How can artificial intelligence mitigate bias in healthcare?

The COVID-19 pandemic has laid bare some of the ongoing problems within the healthcare sector that require further scrutiny – and medical bias is one of the most prominent. In this blog post, we’ll explore the solutions artificial intelligence offers to reduce issues of bias, highlighting some of the ways in which this new approach to care is shaking up the sector and improving the health equity landscape.

One of the biggest pitfalls of traditional approaches to medicine is obvious: human bias. Intentional or not, there’s no denying that human beings have a tendency to be held back by not only their internalized assumptions, but also their inability to organize and process the substantial amounts of information needed to make certain healthcare decisions. There’s extensive data to suggest that unconscious biases can lead to differential treatment of patients – for example, by gender, weight, age, racial background, residential location, and so on. 

Research into this phenomenon argues that bias impacts both healthcare providers and patients in ways that could perpetuate health equity disparities – something brought to the forefront of the healthcare conversation in recent years given the widely differing responses to the ongoing COVID-19 pandemic. Although there is evidence to suggest that changes are being made within this field – through equity-targeted feedback sessions, for example – it goes without saying that there’s plenty of room for improvement.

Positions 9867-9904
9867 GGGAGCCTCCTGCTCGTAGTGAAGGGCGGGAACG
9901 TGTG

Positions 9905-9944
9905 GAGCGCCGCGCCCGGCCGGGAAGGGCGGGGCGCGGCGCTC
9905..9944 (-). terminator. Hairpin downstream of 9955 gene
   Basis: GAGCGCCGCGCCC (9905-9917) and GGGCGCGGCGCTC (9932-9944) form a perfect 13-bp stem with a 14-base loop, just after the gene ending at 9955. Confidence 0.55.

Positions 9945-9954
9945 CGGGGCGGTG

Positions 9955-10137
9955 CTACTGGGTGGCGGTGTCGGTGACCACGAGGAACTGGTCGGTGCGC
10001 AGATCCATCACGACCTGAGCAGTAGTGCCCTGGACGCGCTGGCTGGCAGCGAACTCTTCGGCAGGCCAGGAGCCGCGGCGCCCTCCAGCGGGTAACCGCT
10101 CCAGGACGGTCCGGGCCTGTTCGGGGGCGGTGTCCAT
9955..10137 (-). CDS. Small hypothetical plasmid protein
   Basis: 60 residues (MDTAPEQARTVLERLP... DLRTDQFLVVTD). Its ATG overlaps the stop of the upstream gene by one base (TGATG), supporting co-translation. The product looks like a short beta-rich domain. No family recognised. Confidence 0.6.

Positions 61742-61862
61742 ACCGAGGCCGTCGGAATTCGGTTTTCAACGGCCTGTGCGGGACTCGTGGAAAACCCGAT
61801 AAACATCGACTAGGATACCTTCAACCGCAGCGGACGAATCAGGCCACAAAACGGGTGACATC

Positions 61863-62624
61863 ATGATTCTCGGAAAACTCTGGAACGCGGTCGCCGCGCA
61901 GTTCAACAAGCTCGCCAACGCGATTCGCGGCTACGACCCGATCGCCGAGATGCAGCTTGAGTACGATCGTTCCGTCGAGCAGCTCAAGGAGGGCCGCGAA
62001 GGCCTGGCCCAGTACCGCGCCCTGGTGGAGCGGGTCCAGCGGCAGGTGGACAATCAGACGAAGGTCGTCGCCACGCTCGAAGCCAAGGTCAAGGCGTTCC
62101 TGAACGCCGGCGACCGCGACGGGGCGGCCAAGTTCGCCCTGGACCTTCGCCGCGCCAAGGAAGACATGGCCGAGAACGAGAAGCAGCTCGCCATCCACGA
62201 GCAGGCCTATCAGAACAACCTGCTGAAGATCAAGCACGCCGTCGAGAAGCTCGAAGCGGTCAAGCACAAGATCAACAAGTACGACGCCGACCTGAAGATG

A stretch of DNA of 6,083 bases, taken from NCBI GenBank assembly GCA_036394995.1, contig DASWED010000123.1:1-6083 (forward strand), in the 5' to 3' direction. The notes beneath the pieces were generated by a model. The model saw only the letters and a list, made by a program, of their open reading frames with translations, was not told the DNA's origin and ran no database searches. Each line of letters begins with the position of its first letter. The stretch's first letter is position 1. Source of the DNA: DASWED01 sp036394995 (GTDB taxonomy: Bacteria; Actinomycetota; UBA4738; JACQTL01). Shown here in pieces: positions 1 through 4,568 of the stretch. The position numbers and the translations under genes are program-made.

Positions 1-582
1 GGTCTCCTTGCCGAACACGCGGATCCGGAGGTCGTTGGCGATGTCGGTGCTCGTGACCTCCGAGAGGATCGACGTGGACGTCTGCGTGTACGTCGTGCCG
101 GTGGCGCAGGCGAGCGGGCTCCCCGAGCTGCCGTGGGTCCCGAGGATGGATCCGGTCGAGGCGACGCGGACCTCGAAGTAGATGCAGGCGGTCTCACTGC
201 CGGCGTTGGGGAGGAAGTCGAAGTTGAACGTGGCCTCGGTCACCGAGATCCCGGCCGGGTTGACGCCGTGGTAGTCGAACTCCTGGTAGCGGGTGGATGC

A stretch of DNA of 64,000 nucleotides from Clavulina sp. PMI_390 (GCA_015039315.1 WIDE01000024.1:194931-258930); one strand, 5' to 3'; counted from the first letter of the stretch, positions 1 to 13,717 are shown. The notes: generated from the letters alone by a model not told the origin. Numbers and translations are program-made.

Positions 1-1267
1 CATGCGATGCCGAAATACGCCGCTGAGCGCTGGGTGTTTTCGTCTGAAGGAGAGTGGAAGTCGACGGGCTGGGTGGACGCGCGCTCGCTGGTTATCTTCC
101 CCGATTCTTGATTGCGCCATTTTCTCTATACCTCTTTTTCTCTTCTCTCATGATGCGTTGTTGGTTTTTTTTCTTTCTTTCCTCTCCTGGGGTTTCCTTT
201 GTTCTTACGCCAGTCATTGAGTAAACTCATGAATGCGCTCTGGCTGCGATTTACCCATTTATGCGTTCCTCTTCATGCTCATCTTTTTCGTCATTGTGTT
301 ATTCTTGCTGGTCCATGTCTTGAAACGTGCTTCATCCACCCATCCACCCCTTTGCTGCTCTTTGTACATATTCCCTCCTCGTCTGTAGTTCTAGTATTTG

Fortunately, artificial intelligence can reduce this unconscious bias in healthcare by filtering certain aspects that might be liable to human error out of the decision-making process. For example, when a physician’s cognitive capacity is low – perhaps due to a variety of factors, such as long working hours, time pressures or a generally stressful working environment – data argues that their memory is biased toward information that is consistent with stereotypes. By removing the need for the clinician to make the actual decision themselves, AI technologies are minimizing the potential for mistakes to be made – avoiding unconscious bias in the process.

As with any new technology and its widespread implementation, there’s a substantial learning curve that’s part and parcel of the experience. The good news is that machine learning models routinely used in both research and application have the potential to address bias in healthcare AI. Debiasing methods are by no means perfect, but evidence and practical implementation suggests that they’re a positive step in the right direction in terms of creating a better landscape of healthcare across society.

Real-life healthcare scenarios are highly complex and require great levels of attention to detail that human actors might not be able to provide 100% of the time – especially in high-stress situations. Using AI models to recognize, analyze and reduce potential bias could be applied to many clinical prediction models before deployment across the healthcare sector – helping practitioners to harness the power of machine learning methods to make a fairer, more effective and more equitable healthcare sector.

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